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What To Know About White Mold In Soybeans

Sep 18, 2019

White Mold In Soybeans
Harvest is often the time when white mold is noticed the most. It can stick out like a sore thumb and decrease yield. According to UW Madison, white mold of soybean, also called Sclerotinia stem rot, was discovered in Central Illinois in 1948. Although white mold became a chronic problem in Michigan, Minnesota, and Wisconsin by the 1970’s, the remainder of the North Central states experienced no problems with the disease. Even in the Great Lakes states, outbreaks of white mold were generally localized and occurred where soybeans were grown in rotation with other susceptible crops.

Soybean producers are adapting management practices to maximize yield, and white mold is a disease of high yield potential soybeans. This situation is unfortunate because white mold penalizes the progressive grower with a yield hit.

The growth and activity of the white mold fungus are controlled by the environment in the crop canopy. This fungus is particularly favored by dense soybean canopies created by planting in narrow row widths, high seeding densities, early planting, high soil fertility and other factors that promote good plant health.

The Pathogen, Sclerotinia Sclerotiorum
White mold is caused by the fungus Sclerotinia sclerotiorum. This fungus is easily recognized by the presence of fluffy white mycelium, or the vegetative body of the fungus that is the source of the name white mold.  Each year, the occurrence of white mold is mostly dependent on weather conditions during soybean flowering and early pod development. Rain, cool temperatures (less than 85° F), high relative humidity and moist soil favor the growth of the fungus.
 
The white mold pathogen infects many broadleaf plants. Highly susceptible crops are: soybeans, dry beans, snap beans, lima beans, sunflowers, canola, carrots, and cabbage. Peas, potatoes, alfalfa, and red clover are hosts, but are examples of crops that are much less susceptible to the white mold pathogen. Examples of non-host crops are corn, small grains, and all forage grasses. Currently all forms of the pathogen are believed to be equally pathogenic to all hosts and varieties of soybeans.

The Disease Cycle
The life cycle of the white mold fungus begins with the germination of sclerotia on the soil surface into a mushroom looking structure called apothecia. Apothecias are tan, have a sponge like texture and are 1/4 to 1/2-inch-tall at maturity. They are found on the soil surface and form from sclerotia when the soil is moist and dim light is filtered through the leaf canopy.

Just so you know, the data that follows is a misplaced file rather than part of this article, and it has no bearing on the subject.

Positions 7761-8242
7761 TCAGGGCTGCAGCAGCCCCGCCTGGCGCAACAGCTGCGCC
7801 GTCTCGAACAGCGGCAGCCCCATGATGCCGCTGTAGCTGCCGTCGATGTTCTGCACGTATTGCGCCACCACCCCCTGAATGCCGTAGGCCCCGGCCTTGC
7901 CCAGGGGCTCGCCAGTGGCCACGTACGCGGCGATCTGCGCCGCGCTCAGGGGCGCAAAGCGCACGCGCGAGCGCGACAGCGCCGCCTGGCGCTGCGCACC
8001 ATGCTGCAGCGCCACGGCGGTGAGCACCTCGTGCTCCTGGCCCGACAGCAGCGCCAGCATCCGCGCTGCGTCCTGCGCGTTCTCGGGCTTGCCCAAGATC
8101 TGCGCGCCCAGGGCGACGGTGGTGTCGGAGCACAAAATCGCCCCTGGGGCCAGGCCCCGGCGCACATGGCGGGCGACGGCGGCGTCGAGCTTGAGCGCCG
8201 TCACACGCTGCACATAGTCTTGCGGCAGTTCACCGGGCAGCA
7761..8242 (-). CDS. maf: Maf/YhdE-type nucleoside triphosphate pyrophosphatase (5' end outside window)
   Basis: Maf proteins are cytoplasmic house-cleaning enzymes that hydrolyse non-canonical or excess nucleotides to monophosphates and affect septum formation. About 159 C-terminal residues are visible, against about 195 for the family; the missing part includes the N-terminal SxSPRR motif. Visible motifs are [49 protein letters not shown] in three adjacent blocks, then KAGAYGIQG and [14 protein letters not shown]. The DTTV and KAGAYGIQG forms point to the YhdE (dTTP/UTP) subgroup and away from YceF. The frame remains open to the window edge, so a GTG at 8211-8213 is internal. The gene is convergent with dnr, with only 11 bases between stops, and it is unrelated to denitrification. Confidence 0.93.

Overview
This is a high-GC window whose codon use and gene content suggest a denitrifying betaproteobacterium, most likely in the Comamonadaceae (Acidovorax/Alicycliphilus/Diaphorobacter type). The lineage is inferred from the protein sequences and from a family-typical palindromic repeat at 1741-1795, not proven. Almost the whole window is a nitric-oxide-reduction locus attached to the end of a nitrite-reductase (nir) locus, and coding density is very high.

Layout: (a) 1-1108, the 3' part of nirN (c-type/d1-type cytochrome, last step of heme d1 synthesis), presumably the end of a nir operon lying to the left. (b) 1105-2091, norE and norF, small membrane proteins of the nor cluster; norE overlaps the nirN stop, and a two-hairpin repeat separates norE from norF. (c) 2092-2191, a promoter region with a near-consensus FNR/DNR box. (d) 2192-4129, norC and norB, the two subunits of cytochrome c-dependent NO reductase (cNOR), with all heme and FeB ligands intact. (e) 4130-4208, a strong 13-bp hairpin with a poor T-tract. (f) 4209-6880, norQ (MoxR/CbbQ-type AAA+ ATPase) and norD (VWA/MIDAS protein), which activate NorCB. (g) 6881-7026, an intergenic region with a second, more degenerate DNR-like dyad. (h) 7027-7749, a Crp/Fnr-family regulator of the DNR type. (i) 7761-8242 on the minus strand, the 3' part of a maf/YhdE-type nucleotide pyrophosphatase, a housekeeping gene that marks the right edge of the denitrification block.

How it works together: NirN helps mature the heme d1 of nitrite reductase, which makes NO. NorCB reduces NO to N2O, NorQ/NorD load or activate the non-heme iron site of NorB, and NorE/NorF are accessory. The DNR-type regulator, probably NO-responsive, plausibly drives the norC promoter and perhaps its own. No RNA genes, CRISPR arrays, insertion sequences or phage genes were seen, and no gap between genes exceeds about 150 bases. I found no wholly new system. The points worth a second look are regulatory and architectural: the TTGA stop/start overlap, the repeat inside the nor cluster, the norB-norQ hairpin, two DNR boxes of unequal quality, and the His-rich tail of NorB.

The number of apothecia is related to the number of sclerotia near the soil surface, soil moisture and temperature and the timing and density of crop canopy closure. Apothecia will readily form under the canopy of a non-host.

Under the cap of the apothecia, microscopic spores are produced and forcibly ejected. The disease cycle of white mold begins when ascospores germinate and colonize senescing flower petals that stick to emerging pods. Infection eventually progresses from pods to nodes and stems, resulting in a premature death of stems.  If adjacent plants come into contact with an infected plant, they may also become infected, but plant to plant spread of the pathogen is minimal and not as important as the infection of blossoms.

Sclerotia are formed from the white mold fungus growing on and inside of stems and pods.  Sclerotia that are formed on stems and pods eventually fall to the soil surface.  Those formed inside stems and pods are released when plants pass through the combine at harvest and are deposited on the soil surface.
Sclerotia will also be buried within the soil profile depending on the degree and type or lack of tillage.
Sclerotia are also removed from the field with the grain. Fortunately, they are not toxic to livestock, and are believed to be killed by the roasting process.

Signs and Symptoms
Leaves wilt, and the tissues between major veins develop a gray-green cast while vein tissues remain green. Leaves yellow, eventually die and turn completely brown, but often remain attached to the stem past plant maturity. These symptoms can be seen at pod setting in August and September.  Foliar symptoms of white mold can easily be mistaken for that of brown stem rot, Phytophthora root rot, sudden death syndrome, or stem canker.
 
White Mold Risk Assessment
Each year, the occurrence of white mold is heavily dependent on weather conditions during soybean flowering and early pod development. Rain, cool temperatures, high relative humidity, and moist soil favor the growth of the fungus if it is present. However, pathogen biology and crop management decisions interact strongly with weather to determine the risk of yield loss.
 
Management of White Mold
Reducing the risk of white mold and maximizing soybean yield in the presence of white mold can be achieved on a field-by-field basis by choosing management practices that:
  • Prevent or slow the introduction of the white mold pathogen into a field.
  • Steadily work towards reducing the population of the fungus in the soil.
  • Provide a feasible compromise between lower white mold potential and maximum yield potential.
 
If you are seeing white mold in your fields, work with your local Centra Sota Crop Advisor to put together a plan to deal with it for future seasons.
 


 


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